Using Literature to Make Veterans Day Meaningful

Check out how to use Eve Bunting's "The Wall" to dig into Veterans Day with your students.With a meaningful holiday like Veterans Day, how do you find ways to give it the time it deserves? It's especially difficult when your days are already packed full of curriculum and standards, and maybe you're two lessons behind the rest of your grade level and possibly on the verge of ripping up the scope and sequence you taped to your filing cabinet back in August.

My favorite way to dig into holidays like Veterans Day is with an excellent piece of literature. You can work it right into your literacy block, and with a little planning you can still tie in the literacy standards you need so you don't feel like you are falling further behind.

For Veterans Day, I love using Eve Bunting's The Wall.

It's a simple story, beautifully written (and beautifully illustrated by Ronald Himler), about a boy and his father who visit the Vietnam Veterans Memorial in Washington D.C. to honor the boy's grandfather who died in the Vietnam War.

Whether used as a jumping off point into a week long unit, or a single read-aloud and discussion, it's my favorite book for Veterans Day.

Here's how you might use the book with your class:

Gather your kids around and talk a bit about Veterans day, what a veteran is and why we honor them on this day. You might invite students to name veterans whom they know personally. Then introduce the book to students.

Read the story to your class. Read it slowly, pausing often for students to really take in the pictures and think about the words.

Upon finishing, ask students to share their thinking, their feelings. Ask them if they made any personal connections. If you have ever been to Vietnam Veterans Memorial, tell them about it.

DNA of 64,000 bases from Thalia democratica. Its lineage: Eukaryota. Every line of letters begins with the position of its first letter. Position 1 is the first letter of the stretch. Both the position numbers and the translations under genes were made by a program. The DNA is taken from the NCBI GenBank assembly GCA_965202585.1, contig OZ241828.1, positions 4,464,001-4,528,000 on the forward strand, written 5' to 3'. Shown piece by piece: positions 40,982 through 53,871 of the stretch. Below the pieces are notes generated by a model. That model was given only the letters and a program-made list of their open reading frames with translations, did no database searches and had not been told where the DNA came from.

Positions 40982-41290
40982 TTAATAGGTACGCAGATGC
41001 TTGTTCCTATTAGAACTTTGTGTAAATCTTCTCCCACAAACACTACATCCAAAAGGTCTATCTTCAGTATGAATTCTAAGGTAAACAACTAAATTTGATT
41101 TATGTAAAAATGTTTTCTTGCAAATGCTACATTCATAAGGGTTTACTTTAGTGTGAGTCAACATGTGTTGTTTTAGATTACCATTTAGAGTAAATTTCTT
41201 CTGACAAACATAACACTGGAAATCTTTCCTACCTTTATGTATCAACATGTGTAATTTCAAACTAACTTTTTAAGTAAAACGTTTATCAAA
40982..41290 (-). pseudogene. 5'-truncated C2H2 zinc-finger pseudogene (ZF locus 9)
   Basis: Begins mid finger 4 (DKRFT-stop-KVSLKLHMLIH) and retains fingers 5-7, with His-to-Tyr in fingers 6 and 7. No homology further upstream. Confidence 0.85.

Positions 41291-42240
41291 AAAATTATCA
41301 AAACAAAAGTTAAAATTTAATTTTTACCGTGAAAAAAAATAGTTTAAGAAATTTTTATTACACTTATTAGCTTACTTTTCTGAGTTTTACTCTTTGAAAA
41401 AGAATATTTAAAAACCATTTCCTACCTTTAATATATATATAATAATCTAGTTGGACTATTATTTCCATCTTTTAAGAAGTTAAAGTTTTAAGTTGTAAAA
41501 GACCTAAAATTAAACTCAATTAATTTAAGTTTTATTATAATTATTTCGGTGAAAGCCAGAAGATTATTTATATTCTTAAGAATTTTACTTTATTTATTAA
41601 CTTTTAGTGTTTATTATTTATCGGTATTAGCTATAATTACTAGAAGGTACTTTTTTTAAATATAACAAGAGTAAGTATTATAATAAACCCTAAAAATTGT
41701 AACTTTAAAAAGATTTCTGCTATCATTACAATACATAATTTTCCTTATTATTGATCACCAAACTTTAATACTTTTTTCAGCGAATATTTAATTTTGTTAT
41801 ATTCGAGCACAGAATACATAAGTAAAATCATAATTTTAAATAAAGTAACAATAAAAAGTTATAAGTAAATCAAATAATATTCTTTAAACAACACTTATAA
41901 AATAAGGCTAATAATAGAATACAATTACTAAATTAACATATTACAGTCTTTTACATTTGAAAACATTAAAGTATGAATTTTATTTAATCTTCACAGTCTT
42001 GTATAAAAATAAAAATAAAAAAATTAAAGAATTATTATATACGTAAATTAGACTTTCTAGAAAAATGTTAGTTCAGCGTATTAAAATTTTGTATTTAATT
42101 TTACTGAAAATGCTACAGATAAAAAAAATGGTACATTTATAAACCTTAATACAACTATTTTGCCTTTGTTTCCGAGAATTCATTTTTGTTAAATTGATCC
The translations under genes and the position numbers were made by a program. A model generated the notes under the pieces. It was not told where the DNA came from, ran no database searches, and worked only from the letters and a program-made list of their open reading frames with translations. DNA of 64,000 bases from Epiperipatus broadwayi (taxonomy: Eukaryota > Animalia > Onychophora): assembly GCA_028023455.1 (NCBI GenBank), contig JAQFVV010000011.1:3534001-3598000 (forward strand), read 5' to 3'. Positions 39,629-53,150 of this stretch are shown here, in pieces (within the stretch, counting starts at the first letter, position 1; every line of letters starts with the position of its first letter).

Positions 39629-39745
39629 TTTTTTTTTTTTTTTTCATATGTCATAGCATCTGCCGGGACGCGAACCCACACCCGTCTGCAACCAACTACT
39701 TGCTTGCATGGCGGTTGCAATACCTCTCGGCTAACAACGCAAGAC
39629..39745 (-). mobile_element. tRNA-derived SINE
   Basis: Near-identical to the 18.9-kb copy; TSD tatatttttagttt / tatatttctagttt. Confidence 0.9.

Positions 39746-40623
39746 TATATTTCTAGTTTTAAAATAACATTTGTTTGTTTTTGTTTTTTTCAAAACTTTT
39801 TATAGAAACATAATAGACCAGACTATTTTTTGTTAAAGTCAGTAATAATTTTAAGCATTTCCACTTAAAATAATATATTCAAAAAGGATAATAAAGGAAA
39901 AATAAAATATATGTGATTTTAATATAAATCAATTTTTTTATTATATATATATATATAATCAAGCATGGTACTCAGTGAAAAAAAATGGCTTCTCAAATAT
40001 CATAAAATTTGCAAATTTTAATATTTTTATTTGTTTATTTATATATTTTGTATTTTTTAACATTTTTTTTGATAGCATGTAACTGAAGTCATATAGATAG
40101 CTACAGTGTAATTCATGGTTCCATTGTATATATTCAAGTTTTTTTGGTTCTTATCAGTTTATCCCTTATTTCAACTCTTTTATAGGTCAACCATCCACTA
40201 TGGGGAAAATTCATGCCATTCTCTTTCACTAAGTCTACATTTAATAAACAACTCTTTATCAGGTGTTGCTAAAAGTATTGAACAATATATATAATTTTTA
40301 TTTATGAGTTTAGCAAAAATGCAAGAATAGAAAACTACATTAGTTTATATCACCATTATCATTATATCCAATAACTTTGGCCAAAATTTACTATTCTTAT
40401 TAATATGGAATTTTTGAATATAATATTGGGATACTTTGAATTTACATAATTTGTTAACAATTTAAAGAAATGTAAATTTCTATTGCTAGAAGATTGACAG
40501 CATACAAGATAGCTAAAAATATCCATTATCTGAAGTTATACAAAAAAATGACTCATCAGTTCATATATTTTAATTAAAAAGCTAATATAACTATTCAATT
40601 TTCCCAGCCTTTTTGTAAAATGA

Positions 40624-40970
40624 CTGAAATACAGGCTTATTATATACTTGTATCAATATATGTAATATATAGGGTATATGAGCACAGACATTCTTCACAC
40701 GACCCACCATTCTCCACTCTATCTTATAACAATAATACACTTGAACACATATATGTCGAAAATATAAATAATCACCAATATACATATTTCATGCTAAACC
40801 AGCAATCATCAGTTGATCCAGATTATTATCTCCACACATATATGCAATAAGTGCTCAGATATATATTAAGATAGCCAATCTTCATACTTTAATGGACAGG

Eventually, funnel the discussion to this single discussion question: Would the story have been better with a happier ending?

Before inviting responses, you might trigger some additional thought with some of your own elaboration, like, "Boys and girls, we are so used to reading stories with a happy ending. We come to expect it from the books we read and movies we watch. A happy ending leaves us satisfied; it gives us a warm and fuzzy feeling inside. So I ask you again, would The Wall have been better if it had a happier ending?"

Just prior to opening the floodgates, look back at the book with students and reread the last two pages of text.

Now act as a facilitator with the ensuing discussion. Urge students to look at the question from all sides, to listen and respond to their classmates, and to refer back to the text to support their thinking.

Use these follow-up questions to help the discussion snowball:
  • How happy was the ending?
  • Was it happy for anyone? The dad? The boy? The boy's grandpa in a way?
  • Was it happy at some other point in the story?
  • If not happy, what words do describe the ending?
  • Is it fair to describe the ending (or the whole story) with just one word?
  • Was it a good ending? Surprising? Appropriate?
  • Can a story still be good without a happy ending? Can it be good if none of the story is happy?
  • So what makes a story good?
  • Do you think the author tried to make the ending happy?

Try not to get in the way too much during the discussion. While most students pick up on the somber tone of the story and the wistful last thoughts of the boy, keep pushing them further, eventually bringing the discussion around to Veterans Day as a whole and how it should be observed.

After the discussion, you might want to highlight some of the important points made by students, jotting them down on the board. Then have students bring together their thoughts into a written response. Make the book available for reference, encouraging students to refer to portions of the text to support their thinking.

Click the image above to grab the written response sheet that goes along with the discussion.

Take The Wall further with my literature unit. It's full of engaging and informative activities, like vocabulary posters and story work like "Inferring Deeper Meaning." It also includes an informational article called "The Story Behind the Wall," as well as a PowerPoint I made called "Where Is The Wall?" that takes students to Washington D.C. and zooms into the location of the Vietnam Veterans Memorial and explores some of its design features.

One of the unit's extensions has students design a new Veterans memorial for their community.

And to wrap up the unit, students honor veterans with a special note of appreciation.

Click the image below for more information about my literature unit for The Wall.